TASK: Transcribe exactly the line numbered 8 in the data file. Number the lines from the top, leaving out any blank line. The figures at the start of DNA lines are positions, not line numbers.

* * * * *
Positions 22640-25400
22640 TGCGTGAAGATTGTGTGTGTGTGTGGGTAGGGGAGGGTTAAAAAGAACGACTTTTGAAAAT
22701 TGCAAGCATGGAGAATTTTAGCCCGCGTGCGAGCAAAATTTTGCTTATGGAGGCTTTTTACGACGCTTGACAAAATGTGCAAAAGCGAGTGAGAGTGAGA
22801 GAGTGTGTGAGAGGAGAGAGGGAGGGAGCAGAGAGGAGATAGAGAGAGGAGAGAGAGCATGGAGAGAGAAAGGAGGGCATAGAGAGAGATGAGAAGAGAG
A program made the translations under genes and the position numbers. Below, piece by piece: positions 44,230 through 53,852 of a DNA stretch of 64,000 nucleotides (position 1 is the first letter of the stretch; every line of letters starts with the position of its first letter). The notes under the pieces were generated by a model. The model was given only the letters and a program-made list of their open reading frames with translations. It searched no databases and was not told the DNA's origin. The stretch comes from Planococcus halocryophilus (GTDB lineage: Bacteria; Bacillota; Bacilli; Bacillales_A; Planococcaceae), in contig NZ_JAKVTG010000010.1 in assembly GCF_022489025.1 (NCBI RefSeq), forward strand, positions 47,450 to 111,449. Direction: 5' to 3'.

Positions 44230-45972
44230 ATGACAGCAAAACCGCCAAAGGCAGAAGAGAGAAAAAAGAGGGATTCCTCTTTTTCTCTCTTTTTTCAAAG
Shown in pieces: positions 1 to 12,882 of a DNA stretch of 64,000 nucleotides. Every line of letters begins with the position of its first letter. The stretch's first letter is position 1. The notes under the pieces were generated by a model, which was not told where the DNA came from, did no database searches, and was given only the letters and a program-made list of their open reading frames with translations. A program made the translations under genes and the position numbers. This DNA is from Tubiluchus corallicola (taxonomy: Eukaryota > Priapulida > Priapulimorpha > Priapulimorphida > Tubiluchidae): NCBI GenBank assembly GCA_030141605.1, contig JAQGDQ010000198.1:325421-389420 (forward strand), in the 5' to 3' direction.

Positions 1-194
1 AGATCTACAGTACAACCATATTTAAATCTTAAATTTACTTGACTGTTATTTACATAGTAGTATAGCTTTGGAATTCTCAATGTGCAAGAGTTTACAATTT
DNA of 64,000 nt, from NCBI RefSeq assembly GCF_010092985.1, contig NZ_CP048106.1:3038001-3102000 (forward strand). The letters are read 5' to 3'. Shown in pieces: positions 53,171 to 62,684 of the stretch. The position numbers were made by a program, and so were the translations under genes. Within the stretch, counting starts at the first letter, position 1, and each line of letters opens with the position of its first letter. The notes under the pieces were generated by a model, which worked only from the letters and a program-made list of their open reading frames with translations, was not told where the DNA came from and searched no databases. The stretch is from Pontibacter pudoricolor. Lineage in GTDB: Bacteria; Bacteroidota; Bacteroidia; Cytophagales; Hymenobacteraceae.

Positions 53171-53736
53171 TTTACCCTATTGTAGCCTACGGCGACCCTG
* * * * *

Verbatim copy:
Shown in pieces: positions 1 to 12,882 of a DNA stretch of 64,000 nucleotides. Every line of letters begins with the position of its first letter. The stretch's first letter is position 1. The notes under the pieces were generated by a model, which was not told where the DNA came from, did no database searches, and was given only the letters and a program-made list of their open reading frames with translations. A program made the translations under genes and the position numbers. This DNA is from Tubiluchus corallicola (taxonomy: Eukaryota > Priapulida > Priapulimorpha > Priapulimorphida > Tubiluchidae): NCBI GenBank assembly GCA_030141605.1, contig JAQGDQ010000198.1:325421-389420 (forward strand), in the 5' to 3' direction.